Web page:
Today we celebrate 3 years of marriage! Yehaw, right? Go JHubbs!
Because this is the kind of nerd I am, I have summarized these three years into five important lessons that will keep us married (happily) for a long time to come. Or at least that’s the goal!
If you’re in a relationship, about to get married (congrats Brian & Ashley and Ashley & James!), or pleasantly considering marriage sometime in your future, maybe you’ll have some opinions on the following five pieces of advice:
1. Find out how your partner suffers.
This idea is stolen shamelessly from the Kevin Thompson article that’s been circulating on Facebook. But given my health status over the years and some in-law drama on JHubbs’s side, this advice hits home very closely. I don’t know that either of us paid attention to this trait before getting married, but I count myself beyond blessed (and I hope maybe JHubbs does, too?) that it just happened to work out that we both suffer well.
Being in a relationship when things are going okay or are just a little stressful is fine. You get to see if you can support each other and vent productively and generally feel like you’re handling life’s ups and downs.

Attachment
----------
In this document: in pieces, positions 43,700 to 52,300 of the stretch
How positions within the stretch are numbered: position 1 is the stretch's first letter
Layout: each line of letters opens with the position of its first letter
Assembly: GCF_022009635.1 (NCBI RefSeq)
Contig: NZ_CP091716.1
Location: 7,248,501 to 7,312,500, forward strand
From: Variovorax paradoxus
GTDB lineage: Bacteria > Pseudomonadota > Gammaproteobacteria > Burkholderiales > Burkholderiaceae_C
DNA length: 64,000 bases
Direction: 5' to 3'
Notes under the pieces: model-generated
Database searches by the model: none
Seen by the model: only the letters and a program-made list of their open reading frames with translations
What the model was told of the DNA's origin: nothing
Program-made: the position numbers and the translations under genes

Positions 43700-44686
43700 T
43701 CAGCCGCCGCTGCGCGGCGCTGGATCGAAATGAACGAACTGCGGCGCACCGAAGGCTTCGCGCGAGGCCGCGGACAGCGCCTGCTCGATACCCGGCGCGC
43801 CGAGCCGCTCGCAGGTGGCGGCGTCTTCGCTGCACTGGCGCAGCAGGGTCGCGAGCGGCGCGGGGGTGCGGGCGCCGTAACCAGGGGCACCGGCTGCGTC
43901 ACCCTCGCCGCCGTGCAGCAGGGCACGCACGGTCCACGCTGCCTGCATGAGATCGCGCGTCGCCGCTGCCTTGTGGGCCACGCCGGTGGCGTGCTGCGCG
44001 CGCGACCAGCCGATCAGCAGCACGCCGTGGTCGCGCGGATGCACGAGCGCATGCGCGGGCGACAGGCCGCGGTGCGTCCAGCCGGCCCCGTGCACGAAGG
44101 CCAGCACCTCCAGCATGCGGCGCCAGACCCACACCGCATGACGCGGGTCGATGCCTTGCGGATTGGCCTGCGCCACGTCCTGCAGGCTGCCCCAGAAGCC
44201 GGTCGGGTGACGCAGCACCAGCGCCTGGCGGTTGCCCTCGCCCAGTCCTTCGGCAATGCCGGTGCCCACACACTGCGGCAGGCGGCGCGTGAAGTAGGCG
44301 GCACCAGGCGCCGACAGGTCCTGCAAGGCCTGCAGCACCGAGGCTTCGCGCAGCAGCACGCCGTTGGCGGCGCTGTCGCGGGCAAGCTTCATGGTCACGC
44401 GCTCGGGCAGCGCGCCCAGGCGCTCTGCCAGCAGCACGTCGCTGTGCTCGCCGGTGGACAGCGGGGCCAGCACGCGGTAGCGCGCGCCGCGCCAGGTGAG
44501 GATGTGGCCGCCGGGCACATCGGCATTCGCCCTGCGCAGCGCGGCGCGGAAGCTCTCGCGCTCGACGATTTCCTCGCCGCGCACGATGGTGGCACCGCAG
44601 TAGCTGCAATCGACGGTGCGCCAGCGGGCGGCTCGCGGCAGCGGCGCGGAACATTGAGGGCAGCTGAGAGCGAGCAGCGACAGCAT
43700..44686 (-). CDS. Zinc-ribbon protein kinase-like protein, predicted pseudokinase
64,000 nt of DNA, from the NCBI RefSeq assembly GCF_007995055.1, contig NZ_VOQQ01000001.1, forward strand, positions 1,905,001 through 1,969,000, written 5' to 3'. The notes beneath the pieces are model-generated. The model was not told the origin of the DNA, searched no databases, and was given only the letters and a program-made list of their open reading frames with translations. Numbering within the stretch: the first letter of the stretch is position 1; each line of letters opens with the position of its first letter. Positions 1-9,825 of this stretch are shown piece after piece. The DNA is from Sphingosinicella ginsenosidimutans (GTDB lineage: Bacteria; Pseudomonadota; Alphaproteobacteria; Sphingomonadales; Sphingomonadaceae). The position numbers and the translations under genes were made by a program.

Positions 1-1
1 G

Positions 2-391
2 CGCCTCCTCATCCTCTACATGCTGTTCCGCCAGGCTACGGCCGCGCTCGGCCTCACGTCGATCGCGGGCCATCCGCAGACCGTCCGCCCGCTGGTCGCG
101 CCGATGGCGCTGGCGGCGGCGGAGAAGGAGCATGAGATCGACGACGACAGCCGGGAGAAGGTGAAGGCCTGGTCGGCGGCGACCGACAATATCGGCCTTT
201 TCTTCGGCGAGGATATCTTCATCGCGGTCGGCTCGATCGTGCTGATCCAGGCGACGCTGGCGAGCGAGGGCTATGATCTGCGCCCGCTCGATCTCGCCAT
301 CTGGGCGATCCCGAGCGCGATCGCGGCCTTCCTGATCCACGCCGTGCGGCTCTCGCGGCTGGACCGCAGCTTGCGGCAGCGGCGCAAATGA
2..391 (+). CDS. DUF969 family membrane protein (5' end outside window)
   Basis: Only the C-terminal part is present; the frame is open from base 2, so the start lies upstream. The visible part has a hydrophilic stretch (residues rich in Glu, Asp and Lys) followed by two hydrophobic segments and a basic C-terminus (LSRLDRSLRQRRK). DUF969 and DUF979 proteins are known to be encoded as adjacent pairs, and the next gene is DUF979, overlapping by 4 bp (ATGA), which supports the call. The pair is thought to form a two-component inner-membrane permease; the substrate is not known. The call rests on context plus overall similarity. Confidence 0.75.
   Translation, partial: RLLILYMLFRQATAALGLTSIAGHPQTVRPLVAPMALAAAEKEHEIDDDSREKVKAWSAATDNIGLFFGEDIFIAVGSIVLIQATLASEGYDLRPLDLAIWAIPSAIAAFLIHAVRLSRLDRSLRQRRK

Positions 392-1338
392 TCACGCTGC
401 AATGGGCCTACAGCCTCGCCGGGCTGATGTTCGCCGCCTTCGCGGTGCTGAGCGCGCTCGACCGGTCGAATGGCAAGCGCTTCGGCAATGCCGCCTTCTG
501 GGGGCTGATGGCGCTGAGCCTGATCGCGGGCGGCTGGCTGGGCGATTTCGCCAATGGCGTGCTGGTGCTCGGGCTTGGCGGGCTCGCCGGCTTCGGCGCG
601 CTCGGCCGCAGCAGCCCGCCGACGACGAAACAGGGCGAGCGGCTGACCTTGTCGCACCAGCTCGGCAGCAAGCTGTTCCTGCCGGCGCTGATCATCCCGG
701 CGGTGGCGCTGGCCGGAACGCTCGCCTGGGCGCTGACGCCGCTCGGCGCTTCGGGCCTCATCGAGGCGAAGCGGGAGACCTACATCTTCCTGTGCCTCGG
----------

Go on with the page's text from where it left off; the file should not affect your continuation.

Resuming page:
But when there’s a serious, ongoing emotional problem? When a diagnosis pops up and fundamentally readjusts your daily life for the forseeable future? You want to be tied to a sack of potatoes that will try to make french fries out of the situation (what?) instead of just sitting around and rotting.
You might cope differently (I make lists and journal, JHubbs goes on a marathon joke-making streak), but you want to be tied to someone who is aware of themselves enough to know it’s time to cope. If you are currently with someone who isn’t suffering well (or if you feel like maybe you could suffer a little better to make your spouse’s life easier), I recommend counseling to find some personalized coping lessons that will make your marriage (and life!) 1,000 times more enjoyable.
2. Actively figure out how your spouse is better than you.
This isn’t meant to be a competitive thing, but more of a constant improvement thing. Since opposites tend to attract, the odds are very high that your spouse does some things differently than you do. In some cases, this is a bad thing (hello JHubbs trying to wipe down a counter by spraying water on it and then pushing it into the sink with his hands), but in some cases this is a good thing that can teach you about how to improve your own life.